Title: "The Best Homes from This Old House"
Author: Kevin O’Connor
Publisher: Stewart, Tabori & Chang, 2011; 228 pages; $35
Whether your normal preferences in reality TV fare run toward something starring a member of that ubiquitous reality show family that shall not be named (hint: starts with K), or "Ice Road Truckers," nature shows or the bizarrely fascinating "Pawn Stars," it’s difficult not to get sucked into "This Old House" if you should come across it channel surfing.
The show is an institution, sure, but it also consistently presents the very best of real estate eye candy.
And while you won’t see any pimped-out mega-Mansions or Versace toilets, what you will see is the best of classic American architecture, lovingly and painstakingly restored.
The show tends to focus on the restoration process itself, versus the finished product, until the credits roll over the top of footage of the amazing results of the crew’s labor.
In coffee table-book format, Kevin O’Connor, Bob Vila’s successor, presents a massive, permanent, colorful set of before-and-after photos and detailed summaries of 10 renovation projects from the "This Old House" TV show.
The care that went into selecting an assortment of homes representing the full spectrum of classic American architecture is clear, and explains the inclusion of properties as diverse as a California Colonial, a New England farmhouse, a Brooklyn brownstone, a Texas bungalow and a Los Angeles stucco-and-wrought iron Spanish Revival, which, in its "after" incarnation, just so happens to be one of the first houses that has taken my breath away in a very long time.
Both the massive scale of these projects and the sometime minute details to which the "This Old House" crews paid intense and loving detail become instantly evident when paging through "The Best Homes from This Old House."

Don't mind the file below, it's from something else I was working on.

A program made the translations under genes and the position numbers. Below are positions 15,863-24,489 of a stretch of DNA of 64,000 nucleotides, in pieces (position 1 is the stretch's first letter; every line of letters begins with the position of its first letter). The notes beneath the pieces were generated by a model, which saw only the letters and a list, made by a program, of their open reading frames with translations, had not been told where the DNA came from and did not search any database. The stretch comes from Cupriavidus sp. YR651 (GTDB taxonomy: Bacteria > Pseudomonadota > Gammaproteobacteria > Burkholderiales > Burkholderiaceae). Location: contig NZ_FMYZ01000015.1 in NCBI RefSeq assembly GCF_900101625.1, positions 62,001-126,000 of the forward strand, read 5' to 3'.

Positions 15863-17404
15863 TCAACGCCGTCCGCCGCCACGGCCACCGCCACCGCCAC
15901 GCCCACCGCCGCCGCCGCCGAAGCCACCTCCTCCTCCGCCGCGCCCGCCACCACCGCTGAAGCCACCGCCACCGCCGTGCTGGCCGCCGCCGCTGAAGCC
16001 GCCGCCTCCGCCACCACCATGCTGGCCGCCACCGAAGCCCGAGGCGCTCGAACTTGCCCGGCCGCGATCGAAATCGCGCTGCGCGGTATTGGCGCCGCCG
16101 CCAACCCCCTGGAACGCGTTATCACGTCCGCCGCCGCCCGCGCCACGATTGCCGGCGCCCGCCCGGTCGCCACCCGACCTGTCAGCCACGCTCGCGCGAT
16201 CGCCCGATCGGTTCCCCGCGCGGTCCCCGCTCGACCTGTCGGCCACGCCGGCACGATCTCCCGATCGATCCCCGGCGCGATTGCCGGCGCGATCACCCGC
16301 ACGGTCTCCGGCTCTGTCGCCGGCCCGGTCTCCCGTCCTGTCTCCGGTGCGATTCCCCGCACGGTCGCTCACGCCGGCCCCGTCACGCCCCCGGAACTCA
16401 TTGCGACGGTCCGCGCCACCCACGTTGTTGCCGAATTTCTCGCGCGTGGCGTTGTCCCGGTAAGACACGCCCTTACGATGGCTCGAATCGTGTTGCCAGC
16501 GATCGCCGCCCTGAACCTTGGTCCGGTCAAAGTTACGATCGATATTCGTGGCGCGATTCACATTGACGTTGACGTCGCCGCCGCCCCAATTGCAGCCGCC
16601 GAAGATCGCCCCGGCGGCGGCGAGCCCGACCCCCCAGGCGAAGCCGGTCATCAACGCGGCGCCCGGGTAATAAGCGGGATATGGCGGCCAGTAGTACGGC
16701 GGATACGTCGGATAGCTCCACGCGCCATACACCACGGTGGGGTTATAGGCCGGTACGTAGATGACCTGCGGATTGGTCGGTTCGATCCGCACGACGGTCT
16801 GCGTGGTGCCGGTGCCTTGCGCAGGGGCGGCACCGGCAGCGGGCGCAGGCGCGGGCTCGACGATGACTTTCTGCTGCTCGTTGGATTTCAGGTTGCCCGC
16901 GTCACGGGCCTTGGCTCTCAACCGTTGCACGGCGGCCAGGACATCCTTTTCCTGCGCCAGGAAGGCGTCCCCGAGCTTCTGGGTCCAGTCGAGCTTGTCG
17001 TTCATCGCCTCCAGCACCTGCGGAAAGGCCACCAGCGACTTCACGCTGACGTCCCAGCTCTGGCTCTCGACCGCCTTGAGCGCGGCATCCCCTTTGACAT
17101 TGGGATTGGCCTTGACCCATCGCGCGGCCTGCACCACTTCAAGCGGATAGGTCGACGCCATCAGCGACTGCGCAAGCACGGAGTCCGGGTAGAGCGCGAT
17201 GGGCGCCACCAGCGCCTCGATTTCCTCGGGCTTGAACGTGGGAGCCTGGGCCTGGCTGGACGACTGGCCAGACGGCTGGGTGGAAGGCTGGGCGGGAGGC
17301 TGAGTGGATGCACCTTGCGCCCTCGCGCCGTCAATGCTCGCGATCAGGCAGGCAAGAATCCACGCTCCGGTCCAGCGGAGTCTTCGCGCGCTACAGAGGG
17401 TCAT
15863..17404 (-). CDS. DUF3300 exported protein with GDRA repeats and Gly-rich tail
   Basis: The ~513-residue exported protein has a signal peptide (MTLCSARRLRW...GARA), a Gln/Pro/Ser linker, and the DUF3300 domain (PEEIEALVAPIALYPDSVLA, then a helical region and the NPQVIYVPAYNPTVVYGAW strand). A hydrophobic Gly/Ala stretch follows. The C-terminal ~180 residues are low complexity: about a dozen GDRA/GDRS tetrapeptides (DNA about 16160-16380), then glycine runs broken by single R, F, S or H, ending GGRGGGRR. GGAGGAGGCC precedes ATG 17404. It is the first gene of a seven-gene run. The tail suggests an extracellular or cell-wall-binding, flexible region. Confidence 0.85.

These are homes that were beautiful, but often rotten or simply ripe for attention, before they starred on the show. But, after, they are truly inspired and inspirational — light-filled, customized (one place has floor tracks on which the dining table slides to offer intimate or family-style experiences) family homes tailored to the modern lifestyles of their inhabitants, despite having been completely refreshed, rebuilt, renovated and redecorated in a manner faithful to the property’s origins.
Plaster-covered ceilings, new balconies and raw wood beams receive equal attention as ornate door knobs and hinges, and a decorative wall trim that was applied with a pastry bag.
And the staff, crew and friends of "This Old House," the show, also receive some attention, in the form of interesting one-page profiles throughout the book, which are devoted to various people who have played a role in the show over its history.
The people, places and beautiful things of "This Old House" bask in a long-deserved spotlight in this book. Real estate addicts, do-it-yourselfers and those seeking ideas for remodeling their own old houses will never tire of the pictorials and project descriptions.